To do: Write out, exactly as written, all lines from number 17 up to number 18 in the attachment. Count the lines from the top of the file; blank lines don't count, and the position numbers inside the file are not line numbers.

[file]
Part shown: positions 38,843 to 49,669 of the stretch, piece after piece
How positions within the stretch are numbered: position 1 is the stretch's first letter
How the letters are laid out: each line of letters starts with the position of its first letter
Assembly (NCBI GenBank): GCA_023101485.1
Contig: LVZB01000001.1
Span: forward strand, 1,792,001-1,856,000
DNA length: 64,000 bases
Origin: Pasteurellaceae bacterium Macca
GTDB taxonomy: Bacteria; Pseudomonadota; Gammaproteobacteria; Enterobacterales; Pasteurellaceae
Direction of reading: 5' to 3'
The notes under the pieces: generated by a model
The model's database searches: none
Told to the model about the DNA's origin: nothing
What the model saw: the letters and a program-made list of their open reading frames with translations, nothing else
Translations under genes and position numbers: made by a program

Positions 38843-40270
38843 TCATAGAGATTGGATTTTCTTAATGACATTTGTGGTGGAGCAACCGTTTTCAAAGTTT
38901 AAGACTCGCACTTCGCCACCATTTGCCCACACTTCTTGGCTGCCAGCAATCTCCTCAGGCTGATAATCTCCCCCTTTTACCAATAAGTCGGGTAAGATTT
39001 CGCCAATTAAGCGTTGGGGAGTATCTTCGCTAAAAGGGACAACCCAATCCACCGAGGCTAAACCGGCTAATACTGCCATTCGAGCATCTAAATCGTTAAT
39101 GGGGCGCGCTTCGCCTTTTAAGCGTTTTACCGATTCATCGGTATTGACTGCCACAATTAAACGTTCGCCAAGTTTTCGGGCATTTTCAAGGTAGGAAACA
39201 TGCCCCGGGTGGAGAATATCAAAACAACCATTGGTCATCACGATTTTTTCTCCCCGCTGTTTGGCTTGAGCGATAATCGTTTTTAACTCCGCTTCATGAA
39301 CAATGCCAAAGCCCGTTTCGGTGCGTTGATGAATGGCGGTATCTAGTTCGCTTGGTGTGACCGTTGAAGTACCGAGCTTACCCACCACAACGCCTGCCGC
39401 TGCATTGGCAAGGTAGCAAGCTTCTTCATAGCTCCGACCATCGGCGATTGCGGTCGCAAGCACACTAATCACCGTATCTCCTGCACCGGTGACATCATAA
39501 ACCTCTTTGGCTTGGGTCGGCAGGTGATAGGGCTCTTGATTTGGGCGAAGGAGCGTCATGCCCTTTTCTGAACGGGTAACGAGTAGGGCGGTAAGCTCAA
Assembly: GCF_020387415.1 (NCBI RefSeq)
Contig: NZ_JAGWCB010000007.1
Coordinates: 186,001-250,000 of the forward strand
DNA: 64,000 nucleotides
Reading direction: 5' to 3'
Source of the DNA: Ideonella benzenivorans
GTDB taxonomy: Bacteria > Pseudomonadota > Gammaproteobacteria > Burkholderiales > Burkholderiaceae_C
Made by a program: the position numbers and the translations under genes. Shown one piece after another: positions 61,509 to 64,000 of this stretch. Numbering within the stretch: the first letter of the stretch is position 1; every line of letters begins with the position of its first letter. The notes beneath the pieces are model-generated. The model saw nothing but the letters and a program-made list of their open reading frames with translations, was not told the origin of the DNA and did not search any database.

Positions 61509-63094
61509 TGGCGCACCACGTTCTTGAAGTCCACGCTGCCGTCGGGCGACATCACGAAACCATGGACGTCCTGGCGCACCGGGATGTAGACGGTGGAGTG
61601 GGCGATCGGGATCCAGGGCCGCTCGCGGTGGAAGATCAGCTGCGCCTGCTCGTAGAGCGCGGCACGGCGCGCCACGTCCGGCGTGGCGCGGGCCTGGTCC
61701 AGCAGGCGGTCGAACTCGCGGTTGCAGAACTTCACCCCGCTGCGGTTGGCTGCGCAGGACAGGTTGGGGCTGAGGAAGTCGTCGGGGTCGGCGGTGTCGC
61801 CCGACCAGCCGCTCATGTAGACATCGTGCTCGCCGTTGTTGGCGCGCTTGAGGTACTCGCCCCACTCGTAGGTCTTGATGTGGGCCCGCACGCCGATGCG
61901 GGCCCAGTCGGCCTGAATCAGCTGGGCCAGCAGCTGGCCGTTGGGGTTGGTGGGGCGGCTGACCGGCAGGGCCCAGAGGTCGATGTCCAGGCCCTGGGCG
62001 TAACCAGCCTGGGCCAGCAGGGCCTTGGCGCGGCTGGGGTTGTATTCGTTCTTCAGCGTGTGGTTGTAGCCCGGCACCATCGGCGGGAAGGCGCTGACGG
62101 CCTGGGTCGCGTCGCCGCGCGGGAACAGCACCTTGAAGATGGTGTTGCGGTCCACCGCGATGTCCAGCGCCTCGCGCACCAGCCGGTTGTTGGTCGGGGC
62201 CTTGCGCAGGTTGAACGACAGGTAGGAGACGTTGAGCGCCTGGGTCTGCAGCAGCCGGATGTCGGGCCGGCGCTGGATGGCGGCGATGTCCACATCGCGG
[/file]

38843 TCATAGAGATTGGATTTTCTTAATGACATTTGTGGTGGAGCAACCGTTTTCAAAGTTT
38901 AAGACTCGCACTTCGCCACCATTTGCCCACACTTCTTGGCTGCCAGCAATCTCCTCAGGCTGATAATCTCCCCCTTTTACCAATAAGTCGGGTAAGATTT